John Williams originated from Gwalchmai, Anglesey. In 1910 he married Mary Hughes and in 1911 a daughter, Lizzie, was born at Gwalchmai. The family then moved to South Wales and John gained work as a Miner, living at Merthyr Tydfil and working at Aberfan. A son, John, was born in 1913.
His wife, Mary, grew more and more concerned about the dangers of her husband working as a Miner and they eventually moved back to Anglesey and John found work as a Fireman for the City of Dublin Steam Packet Company. They then lived at 9 Summer Hill, Holyhead.
John must have escaped the effects of the explosion when the first torpedo struck the Leinster but sadly did not survive the second strike that caused the complete destruction of the vessel. Soon after the disaster the family were told that he saved a woman passenger and had gone below to save another when he was lost.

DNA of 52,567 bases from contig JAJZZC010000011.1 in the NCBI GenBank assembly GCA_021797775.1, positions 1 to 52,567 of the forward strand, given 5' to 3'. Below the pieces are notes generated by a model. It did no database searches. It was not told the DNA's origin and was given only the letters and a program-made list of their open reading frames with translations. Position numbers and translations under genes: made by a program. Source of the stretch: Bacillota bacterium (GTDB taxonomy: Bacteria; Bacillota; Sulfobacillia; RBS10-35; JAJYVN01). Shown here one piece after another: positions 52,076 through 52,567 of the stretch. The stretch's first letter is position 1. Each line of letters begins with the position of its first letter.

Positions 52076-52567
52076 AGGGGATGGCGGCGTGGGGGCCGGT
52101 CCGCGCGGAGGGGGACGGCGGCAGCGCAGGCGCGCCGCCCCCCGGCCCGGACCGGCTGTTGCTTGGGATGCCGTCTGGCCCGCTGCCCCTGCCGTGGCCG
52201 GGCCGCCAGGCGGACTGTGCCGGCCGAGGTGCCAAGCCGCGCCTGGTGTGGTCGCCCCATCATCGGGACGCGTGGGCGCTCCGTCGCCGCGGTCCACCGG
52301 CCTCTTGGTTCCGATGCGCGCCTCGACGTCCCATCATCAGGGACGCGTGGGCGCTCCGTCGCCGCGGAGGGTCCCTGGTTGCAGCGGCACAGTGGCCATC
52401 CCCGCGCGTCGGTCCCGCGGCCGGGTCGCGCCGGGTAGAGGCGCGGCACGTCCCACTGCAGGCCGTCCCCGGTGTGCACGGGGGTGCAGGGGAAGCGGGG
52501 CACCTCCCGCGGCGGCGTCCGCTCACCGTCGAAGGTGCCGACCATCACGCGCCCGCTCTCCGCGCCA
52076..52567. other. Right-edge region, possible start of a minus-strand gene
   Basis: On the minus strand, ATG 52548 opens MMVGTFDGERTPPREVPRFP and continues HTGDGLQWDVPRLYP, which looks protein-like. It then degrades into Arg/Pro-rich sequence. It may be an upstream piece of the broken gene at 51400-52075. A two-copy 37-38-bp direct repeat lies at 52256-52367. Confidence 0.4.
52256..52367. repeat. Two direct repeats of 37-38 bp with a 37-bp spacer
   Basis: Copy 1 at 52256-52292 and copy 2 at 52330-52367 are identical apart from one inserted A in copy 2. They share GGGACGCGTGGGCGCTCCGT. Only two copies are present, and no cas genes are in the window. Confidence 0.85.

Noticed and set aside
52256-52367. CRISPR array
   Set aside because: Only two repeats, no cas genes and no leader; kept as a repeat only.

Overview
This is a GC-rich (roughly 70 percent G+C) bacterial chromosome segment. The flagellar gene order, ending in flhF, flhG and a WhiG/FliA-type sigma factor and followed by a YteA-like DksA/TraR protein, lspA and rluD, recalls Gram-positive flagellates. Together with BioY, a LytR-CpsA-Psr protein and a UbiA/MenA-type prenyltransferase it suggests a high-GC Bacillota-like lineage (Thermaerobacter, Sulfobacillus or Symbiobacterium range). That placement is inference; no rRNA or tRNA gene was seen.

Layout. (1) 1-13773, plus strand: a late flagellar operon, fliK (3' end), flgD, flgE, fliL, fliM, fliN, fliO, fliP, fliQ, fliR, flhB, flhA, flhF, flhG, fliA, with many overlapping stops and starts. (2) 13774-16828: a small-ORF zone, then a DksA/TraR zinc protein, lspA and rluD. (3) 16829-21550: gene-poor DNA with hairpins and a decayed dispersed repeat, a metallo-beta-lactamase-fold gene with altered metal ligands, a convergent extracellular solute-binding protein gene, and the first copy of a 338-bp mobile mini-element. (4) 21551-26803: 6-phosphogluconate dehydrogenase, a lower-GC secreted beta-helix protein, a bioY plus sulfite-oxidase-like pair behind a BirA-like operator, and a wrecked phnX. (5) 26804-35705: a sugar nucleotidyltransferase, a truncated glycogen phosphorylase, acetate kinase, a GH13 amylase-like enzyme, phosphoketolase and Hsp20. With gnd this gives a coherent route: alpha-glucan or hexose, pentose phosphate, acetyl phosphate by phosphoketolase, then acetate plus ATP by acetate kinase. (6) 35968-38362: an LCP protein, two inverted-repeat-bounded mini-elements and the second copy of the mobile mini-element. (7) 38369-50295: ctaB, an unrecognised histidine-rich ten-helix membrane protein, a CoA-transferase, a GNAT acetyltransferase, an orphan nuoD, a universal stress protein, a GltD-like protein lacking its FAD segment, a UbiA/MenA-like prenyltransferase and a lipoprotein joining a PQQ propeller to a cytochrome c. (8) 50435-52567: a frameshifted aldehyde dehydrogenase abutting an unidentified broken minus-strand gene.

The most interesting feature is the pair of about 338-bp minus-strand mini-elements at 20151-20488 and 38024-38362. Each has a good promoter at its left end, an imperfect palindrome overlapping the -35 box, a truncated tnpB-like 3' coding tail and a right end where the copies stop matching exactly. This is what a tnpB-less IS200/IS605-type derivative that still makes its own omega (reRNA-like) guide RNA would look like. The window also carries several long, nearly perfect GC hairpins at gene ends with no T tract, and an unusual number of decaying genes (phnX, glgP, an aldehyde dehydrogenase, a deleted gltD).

Tragically his brother, Sergeant David Owen Williams, was killed in 1916 at the Somme, whilst serving with the 2nd Battalion, Royal Welsh Fusiliers.
John Williams’ body was not recovered for burial but his memory continues to be revered by his descendants. In the photos, taken at the Holyhead Maritime Museum, are granddaughters Mary Carr and Blodwen Faulkner. John’s grandson, David Williams is photographed with his wife Pam.